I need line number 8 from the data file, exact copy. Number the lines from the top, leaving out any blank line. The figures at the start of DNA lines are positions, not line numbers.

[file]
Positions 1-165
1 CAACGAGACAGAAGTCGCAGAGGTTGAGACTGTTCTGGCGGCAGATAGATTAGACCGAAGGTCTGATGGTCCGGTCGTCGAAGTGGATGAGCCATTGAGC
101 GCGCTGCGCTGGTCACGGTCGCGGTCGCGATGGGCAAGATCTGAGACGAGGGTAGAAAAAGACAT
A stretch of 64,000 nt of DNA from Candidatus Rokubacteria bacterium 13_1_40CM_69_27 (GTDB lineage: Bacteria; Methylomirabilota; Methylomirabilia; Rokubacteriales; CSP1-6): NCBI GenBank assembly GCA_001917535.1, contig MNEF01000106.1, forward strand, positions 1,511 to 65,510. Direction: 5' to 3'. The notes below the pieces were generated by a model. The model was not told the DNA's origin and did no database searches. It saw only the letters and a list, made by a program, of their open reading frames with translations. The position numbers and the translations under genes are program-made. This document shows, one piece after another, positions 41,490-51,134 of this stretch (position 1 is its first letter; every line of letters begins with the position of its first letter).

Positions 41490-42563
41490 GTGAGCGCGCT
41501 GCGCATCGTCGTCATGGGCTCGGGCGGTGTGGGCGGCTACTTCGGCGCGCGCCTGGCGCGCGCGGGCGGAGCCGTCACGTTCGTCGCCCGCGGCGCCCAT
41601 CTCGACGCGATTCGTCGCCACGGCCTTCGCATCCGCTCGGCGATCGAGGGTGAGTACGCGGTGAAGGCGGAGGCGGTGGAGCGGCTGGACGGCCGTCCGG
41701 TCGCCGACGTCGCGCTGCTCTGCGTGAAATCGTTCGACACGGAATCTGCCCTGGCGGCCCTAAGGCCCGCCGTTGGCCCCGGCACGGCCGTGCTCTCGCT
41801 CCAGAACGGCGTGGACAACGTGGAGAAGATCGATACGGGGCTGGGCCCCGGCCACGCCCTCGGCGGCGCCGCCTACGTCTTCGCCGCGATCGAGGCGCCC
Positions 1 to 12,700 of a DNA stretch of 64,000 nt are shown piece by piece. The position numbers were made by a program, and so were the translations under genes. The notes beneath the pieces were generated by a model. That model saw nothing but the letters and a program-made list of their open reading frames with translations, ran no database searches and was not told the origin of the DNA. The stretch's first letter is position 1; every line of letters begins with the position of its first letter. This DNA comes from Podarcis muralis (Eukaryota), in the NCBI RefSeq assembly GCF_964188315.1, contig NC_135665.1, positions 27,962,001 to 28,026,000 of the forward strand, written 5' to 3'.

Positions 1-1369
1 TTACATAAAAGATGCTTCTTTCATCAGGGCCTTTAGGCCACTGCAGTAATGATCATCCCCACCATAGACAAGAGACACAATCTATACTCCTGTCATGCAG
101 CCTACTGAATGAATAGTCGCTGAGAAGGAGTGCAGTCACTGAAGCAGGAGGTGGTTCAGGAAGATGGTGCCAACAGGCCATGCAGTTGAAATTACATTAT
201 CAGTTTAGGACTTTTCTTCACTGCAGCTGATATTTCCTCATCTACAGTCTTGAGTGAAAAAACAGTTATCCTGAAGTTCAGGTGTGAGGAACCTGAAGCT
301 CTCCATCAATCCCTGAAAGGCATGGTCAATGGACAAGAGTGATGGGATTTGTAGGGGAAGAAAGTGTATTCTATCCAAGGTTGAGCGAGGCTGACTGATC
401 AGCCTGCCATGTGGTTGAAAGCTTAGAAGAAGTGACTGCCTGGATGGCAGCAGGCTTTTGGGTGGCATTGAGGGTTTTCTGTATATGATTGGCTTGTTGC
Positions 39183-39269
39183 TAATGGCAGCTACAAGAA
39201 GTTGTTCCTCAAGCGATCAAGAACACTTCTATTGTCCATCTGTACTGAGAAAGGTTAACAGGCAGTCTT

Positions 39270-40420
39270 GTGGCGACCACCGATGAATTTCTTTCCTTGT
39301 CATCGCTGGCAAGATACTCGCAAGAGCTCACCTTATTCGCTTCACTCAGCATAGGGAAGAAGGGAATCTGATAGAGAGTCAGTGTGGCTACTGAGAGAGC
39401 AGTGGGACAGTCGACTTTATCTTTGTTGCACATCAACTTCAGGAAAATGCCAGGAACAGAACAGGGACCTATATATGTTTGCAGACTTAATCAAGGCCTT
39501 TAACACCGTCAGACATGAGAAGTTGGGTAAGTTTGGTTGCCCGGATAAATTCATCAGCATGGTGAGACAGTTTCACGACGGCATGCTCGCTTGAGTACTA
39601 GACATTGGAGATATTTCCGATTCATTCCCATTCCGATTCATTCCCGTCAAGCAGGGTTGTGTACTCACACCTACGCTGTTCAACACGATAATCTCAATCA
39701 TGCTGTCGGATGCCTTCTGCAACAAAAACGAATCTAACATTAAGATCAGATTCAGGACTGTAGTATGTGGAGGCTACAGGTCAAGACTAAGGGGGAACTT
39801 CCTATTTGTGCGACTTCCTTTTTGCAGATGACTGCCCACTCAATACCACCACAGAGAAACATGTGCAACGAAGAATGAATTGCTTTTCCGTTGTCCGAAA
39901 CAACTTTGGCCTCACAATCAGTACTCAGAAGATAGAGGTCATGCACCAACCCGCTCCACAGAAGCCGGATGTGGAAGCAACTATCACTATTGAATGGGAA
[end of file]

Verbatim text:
41601 CTCGACGCGATTCGTCGCCACGGCCTTCGCATCCGCTCGGCGATCGAGGGTGAGTACGCGGTGAAGGCGGAGGCGGTGGAGCGGCTGGACGGCCGTCCGG